BlueVoyant has signed a strategic partnership with Argos Risk to expand its CRx suite of services. The deal gives BlueVoyant access to the third-party financial risk intelligence that Argos Risk gathers. Adding information on financial risk gives BlueVoyant customers a wider picture of the risk posed by third-party suppliers.
Jim Penrose, Chief Operating Officer at BlueVoyant, said: “Argos Risk feeds non-cyber related insights from key sectors into BlueVoyant’s CRx services, allowing for a more holistic view of a business’ third-party cyber risk security posture. It enables it to directly address its clients’ exposure to cyber risk throughout the supply chain, enabling them to take immediate action.”
Adding financial risk strengthens cyber risk profiles
Understanding the risk a third-party poses to a business is important. When it comes to financial risk, it might mean that the third-party is less likely to deliver goods on time. It could also mean that it may ask for payments upfront or reduce the quality of the materials it uses. These are areas that most companies already monitor from a business perspective.
What is not often considered is the impact of financial risk on the cybersecurity posture of a business. If money is tight, cost-cutting might mean not upgrading to the latest products or investing in better cybersecurity. It can also mean that the third-party cannot properly invest in the staff or services to check that its systems are secure. A more worrying risk is that employees, worried for their future, could be open to financial approaches from cybercriminals.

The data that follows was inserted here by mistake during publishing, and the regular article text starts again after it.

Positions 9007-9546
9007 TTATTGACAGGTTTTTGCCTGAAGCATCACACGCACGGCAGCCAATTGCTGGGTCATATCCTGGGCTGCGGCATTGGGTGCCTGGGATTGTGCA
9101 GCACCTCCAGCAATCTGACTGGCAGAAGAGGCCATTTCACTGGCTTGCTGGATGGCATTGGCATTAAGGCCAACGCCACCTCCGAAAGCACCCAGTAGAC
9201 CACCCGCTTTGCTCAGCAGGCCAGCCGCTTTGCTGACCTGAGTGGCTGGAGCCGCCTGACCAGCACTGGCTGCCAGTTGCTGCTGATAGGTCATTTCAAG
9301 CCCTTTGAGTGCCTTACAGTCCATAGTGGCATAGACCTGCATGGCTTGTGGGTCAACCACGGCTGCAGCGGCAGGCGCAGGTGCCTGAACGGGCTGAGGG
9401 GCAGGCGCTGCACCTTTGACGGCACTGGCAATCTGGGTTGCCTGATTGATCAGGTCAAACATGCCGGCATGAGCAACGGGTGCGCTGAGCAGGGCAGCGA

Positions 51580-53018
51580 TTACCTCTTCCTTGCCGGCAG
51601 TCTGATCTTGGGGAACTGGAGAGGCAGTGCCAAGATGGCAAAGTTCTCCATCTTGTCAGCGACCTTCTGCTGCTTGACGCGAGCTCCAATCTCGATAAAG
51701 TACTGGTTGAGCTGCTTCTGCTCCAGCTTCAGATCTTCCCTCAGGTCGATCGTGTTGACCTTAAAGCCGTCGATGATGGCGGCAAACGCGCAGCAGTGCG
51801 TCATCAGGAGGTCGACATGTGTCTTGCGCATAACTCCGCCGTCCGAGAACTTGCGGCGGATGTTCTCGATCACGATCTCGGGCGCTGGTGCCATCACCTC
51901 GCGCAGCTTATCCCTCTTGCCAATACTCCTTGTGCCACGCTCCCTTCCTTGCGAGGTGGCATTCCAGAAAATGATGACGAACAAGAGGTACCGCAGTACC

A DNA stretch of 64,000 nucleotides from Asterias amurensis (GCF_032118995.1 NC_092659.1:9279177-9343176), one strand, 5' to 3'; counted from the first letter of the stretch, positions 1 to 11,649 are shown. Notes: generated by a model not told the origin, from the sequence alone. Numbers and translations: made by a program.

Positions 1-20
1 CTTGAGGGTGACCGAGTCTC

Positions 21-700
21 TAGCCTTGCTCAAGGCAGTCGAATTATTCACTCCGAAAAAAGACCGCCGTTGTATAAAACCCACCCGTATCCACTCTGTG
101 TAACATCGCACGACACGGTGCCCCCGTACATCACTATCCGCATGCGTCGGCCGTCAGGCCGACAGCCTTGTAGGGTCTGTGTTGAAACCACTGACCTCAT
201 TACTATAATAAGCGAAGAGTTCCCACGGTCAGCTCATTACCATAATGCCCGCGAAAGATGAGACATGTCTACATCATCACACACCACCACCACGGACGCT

All of this needs to be part of any comprehensive supply chain risk profile when dealing with a third-party. It is not just about those third-parties who are directly connecting to the supply chain of a large enterprise. Many fail to understand the risk that comes from the third-parties that their key suppliers and partners rely on. This is a subject that BlueVoyant Chairman, Robert Hannigan spoke about on a recent Enterprise Times security podcast.
Enterprise Times: What does this mean
This is the sort of announcement that often goes unremarked upon. That’s because financial risk is generally ignored by everyone apart from finance and perhaps the C-Suite. The reality is that any risk needs to be factored in when it comes to cybersecurity. A company in financial difficulty is one that risks being compromised. If that compromise includes security credentials and access to the systems of its partners, the impact can be far-reaching.
It makes sense for BlueVoyant to widen its tools to add financial risk to its CRx suite. It means greater visibility over partners, third-parties and the suppliers to those third-parties. The question is, how quickly and widely will customers take advantage of it? More importantly, how effectively will BlueVoyant expose the enhanced risk? If too much is left to interpretation by analysts, the value that this deal offers may well be lost.